Being a first time home buyer has it’s pro’s – you have money ready to go and may only have to get out of a lease or your parents place. However, after you’ve bought and you’re ready to move up in the market adding buying and selling at the same time makes the process trickier. The path up the property ladder is different for everyone and which to do first depends on your unique circumstances.
Buying and selling a home at the same time is no small endeavor and involves extensive research and a clear understanding of all the steps involved. Here are some things to consider before making a move:
Should I sell first? The upside of selling first is that you will know how much money you have to work with, and it’s also easier to get new financing when you need it. However, if there are delays or challenges in finding the right new home for you, you may incur additional rent and storage costs in the interim.
Should I buy first? In this case, you will have time to plan your move and get your current home ready to sell. However, closing dates on both the purchase and sale may not line up and if your home doesn’t sell for a while, you’ll be stuck with two mortgages at once and a higher debt-to-income ratio.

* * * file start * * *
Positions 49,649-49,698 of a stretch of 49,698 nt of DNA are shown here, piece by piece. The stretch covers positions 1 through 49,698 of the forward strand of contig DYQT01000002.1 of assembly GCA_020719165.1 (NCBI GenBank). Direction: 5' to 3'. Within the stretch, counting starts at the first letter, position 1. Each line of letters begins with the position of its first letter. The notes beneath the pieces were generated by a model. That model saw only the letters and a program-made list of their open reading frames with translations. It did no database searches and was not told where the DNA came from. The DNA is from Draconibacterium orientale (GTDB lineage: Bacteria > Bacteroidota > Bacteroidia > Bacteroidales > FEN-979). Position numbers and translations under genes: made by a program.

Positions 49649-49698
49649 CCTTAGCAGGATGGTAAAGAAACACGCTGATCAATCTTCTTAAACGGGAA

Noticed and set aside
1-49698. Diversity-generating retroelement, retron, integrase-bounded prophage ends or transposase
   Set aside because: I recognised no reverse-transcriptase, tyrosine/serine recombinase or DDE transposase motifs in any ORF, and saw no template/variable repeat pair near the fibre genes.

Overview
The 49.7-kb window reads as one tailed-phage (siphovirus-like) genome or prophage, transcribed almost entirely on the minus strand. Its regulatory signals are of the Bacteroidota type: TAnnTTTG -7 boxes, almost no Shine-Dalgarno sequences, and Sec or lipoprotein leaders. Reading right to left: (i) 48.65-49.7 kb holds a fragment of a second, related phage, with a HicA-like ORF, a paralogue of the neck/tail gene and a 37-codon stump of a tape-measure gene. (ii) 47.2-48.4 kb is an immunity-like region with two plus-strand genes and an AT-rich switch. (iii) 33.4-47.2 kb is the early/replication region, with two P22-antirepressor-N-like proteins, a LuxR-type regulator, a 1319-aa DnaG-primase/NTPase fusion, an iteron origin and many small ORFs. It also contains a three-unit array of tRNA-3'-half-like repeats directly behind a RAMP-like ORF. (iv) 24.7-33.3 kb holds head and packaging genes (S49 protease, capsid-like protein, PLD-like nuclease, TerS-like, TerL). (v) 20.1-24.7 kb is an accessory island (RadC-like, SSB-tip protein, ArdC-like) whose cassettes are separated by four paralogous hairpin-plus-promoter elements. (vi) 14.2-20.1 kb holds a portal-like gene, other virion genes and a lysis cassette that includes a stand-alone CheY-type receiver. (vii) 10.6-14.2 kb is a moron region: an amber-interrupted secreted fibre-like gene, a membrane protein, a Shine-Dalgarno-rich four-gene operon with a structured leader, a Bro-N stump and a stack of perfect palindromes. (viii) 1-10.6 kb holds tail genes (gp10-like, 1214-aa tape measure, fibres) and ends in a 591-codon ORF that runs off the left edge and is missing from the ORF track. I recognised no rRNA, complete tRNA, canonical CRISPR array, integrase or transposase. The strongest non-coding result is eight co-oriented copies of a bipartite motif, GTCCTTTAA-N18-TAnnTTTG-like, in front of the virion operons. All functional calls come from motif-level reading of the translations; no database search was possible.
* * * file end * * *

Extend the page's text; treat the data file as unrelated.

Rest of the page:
So what’s the best move? Add a contract contingency!
Whether you’re buying or selling, I always recommend adding a contingency to your contract that lines up the closing dates to bridge the in-between period. This isn’t always possible, as it depends on the market and whether the buyer/seller is willing to agree to an extended or reduced period of time.
Know the markets. Research prices in the areas where you’re buying and selling. Not sure how to go about that? Hire a qualified realtor who knows the area, like myself. Let me do the work for you! The first place to look is are we in a buyers or a sellers market? This is the best way to decide which move to make first. As a rule of thumb, you want to sell first in a buyers’ market and buy first in a sellers market. Cause you don’t want to get stuck trying to sell a property that won’t move, or have no where to move into if your place sells fast in a hot market.
The ideal move? Consider rental revenue. Now the cost of being in the greater Vancouver real estate market usually prohibits this but you if you’ve been diligent on paying down your mortgage and have strong equity this could work. First: research the rental market in your area and calculate the cost versus profit ratio of renting out your home to tenants, rather than selling it. It could be financially advantageous, and real estate could be a great way to diversify your investment portfolio. Then speak to a mortgage broker (I know a good one) and see if you can leverage your position.
It’s always a good idea to meet with a realtor first to discuss your plans. Contact me for more information and to find out how I can help with your plan.
– Benjamin Loyal